Seung-Bu Park; Jong-Jin Baik; Young-Hee Ryu

365

Orientational relaxation in a dispersive dynamic medium : Generalization of the Kubo-Ivanov-Anderson jump diffusion model to include fractional environmental dynamics  

E-Print Network (OSTI)

Ivanov-Anderson (IA) model (and an earlier treatment by Kubo) envisages a decay of the orientational correlation by random but large amplitude molecular jumps, as opposed to infinitesimal small jumps assumed in Brownian diffusion. Recent computer simulation studies on water and supercooled liquids have shown that large amplitude motions may indeed be more of a rule than exception. Existing theoretical studies on jump diffusion mostly assume an exponential (Poissonian) waiting time distribution for jumps, thereby again leading to an exponential decay. Here we extend the existing formalism of Ivanov and Anderson to include an algebraic waiting time distribution between two jumps. As a result, the first and second rank orientational time correlation functions show the same long time power law, but their short time decay behavior is quite different. The predicted Cole-Cole plot of dielectric relaxation reproduces various features of non-Debye behaviour observed experimentally. We also developed a theory where both unrestricted small jumps and large angular jumps coexist simultaneously. The small jumps are shown to have a large effect on the long time decay, particularly in mitigating the effects of algebraic waiting time distribution, and in giving rise to an exponential-like decay, with a time constant, surprisingly, less than the time constant that arises from small amplitude decay alone.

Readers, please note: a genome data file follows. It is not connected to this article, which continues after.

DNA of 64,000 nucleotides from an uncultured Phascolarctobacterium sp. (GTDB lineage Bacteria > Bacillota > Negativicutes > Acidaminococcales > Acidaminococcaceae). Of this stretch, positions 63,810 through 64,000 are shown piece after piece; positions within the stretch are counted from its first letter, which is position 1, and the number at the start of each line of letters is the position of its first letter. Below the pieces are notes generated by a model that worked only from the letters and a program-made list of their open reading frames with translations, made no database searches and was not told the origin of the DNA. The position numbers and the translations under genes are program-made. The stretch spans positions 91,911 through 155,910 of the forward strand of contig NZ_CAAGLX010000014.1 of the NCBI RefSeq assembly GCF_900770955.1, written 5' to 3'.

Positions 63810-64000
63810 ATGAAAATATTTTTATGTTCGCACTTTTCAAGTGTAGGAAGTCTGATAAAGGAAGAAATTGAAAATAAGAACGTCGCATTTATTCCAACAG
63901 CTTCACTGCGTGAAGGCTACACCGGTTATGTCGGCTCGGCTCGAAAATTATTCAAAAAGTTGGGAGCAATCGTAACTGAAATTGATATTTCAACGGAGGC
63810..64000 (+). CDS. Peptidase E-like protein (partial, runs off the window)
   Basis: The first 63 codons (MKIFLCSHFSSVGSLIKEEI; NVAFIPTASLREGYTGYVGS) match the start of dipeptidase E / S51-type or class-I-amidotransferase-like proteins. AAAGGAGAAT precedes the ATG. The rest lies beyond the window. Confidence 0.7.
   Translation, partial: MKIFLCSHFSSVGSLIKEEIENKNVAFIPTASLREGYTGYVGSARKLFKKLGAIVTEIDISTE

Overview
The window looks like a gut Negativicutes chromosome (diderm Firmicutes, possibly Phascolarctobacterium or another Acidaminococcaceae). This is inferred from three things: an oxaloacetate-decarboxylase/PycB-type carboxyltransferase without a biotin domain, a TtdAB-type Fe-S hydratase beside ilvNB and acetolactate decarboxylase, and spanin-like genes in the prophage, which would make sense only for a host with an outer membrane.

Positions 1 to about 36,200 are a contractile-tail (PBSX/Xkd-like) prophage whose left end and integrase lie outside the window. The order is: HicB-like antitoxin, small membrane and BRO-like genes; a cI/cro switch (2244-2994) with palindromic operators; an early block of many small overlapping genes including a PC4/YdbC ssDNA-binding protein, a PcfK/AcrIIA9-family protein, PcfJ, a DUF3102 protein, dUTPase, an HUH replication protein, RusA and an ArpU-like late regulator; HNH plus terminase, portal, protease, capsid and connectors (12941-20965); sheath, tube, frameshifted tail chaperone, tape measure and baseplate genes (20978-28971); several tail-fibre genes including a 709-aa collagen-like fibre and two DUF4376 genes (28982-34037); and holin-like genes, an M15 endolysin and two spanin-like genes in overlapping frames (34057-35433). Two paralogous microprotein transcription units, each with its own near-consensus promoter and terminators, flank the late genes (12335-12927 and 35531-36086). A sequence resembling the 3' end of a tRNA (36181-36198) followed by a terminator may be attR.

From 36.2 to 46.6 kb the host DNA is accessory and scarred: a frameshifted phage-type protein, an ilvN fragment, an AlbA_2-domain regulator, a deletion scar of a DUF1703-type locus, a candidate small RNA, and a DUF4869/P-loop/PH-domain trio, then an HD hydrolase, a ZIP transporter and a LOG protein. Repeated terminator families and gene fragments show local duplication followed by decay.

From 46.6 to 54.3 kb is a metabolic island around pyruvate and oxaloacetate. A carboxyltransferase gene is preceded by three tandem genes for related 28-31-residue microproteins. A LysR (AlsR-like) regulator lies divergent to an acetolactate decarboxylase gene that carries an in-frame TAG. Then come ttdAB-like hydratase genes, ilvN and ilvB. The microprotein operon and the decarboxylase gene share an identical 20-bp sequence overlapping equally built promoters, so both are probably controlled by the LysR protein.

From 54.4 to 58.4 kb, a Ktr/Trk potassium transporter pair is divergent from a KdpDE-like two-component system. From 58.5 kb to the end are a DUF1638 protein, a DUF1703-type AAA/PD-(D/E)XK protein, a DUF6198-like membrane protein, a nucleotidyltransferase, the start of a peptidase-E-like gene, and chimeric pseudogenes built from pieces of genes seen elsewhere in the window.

K. Seki; B. Bagchi; M. Tachiya

2007-10-17T23:59:59.000Z

366

Analysis of WACSIS data using a directional hybrid wave model  

E-Print Network (OSTI)